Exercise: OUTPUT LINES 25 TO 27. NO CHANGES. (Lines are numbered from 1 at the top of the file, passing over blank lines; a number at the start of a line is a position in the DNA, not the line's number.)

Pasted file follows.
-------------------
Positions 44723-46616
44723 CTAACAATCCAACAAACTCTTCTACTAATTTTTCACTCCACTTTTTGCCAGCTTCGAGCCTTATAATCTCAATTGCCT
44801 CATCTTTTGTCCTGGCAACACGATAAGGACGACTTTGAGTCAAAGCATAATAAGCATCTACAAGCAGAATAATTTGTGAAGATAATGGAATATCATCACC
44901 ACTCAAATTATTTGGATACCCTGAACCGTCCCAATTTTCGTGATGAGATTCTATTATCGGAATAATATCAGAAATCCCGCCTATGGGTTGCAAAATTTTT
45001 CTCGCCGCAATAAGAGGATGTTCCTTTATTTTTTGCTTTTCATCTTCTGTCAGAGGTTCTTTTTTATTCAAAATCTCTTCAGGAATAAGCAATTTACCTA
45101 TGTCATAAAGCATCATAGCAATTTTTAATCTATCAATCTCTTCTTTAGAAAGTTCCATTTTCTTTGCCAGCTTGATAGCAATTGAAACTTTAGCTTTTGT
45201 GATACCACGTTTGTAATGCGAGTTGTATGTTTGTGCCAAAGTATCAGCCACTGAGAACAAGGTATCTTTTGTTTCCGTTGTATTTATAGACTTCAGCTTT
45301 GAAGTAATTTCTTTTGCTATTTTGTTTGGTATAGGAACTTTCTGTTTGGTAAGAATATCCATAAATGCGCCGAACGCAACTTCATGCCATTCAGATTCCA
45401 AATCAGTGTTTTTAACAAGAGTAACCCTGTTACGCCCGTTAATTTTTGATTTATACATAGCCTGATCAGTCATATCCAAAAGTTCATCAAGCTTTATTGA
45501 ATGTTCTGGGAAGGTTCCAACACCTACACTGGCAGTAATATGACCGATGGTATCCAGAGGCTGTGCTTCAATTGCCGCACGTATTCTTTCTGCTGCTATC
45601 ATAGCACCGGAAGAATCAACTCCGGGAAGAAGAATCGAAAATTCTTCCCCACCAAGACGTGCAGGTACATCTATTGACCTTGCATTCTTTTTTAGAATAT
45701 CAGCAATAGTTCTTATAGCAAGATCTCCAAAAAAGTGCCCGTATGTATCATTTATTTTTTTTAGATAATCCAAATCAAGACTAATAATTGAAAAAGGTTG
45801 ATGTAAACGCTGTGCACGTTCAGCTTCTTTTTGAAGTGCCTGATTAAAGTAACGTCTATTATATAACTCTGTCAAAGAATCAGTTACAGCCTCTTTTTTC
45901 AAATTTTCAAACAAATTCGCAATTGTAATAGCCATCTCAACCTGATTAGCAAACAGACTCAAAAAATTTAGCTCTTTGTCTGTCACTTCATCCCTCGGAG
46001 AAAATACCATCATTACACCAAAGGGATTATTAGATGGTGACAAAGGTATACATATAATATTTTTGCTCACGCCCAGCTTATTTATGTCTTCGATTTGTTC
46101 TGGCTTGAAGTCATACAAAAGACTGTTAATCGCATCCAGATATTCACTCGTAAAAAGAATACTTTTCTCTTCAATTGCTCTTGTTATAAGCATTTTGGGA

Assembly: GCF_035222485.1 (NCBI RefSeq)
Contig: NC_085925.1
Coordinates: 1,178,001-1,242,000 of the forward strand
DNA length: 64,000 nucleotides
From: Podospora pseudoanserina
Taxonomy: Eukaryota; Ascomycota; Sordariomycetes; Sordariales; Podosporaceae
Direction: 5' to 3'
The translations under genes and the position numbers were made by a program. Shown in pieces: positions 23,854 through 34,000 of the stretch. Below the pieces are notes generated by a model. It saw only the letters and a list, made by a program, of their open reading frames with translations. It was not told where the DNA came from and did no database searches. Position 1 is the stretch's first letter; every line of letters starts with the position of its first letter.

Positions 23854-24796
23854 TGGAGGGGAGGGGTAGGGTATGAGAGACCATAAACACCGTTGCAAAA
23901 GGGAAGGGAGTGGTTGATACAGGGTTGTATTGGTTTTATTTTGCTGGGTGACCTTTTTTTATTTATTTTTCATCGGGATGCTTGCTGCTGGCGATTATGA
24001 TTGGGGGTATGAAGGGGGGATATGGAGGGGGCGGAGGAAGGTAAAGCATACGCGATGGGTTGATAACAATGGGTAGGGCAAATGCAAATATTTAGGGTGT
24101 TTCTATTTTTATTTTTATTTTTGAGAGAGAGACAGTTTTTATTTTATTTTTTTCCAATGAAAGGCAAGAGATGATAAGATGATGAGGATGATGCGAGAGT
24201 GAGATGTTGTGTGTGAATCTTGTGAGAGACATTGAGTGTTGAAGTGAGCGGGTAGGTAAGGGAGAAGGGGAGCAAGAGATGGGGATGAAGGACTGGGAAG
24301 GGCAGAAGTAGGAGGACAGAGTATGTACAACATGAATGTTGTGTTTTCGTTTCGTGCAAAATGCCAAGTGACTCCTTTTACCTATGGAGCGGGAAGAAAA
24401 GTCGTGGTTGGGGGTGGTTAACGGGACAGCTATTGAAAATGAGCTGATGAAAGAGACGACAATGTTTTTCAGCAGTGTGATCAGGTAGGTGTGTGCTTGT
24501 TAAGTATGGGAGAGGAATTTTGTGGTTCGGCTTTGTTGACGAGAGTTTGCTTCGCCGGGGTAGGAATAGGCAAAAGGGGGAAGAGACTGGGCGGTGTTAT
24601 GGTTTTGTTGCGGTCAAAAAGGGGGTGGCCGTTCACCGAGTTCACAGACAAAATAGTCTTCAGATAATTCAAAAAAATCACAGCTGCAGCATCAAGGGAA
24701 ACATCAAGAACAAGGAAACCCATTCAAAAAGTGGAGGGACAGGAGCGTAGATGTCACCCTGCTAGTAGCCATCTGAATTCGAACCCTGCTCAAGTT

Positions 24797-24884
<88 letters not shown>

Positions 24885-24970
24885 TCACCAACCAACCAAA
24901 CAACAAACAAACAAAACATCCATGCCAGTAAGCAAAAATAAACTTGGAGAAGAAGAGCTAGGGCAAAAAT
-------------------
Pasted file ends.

Positions 23854-24796
23854 TGGAGGGGAGGGGTAGGGTATGAGAGACCATAAACACCGTTGCAAAA
23901 GGGAAGGGAGTGGTTGATACAGGGTTGTATTGGTTTTATTTTGCTGGGTGACCTTTTTTTATTTATTTTTCATCGGGATGCTTGCTGCTGGCGATTATGA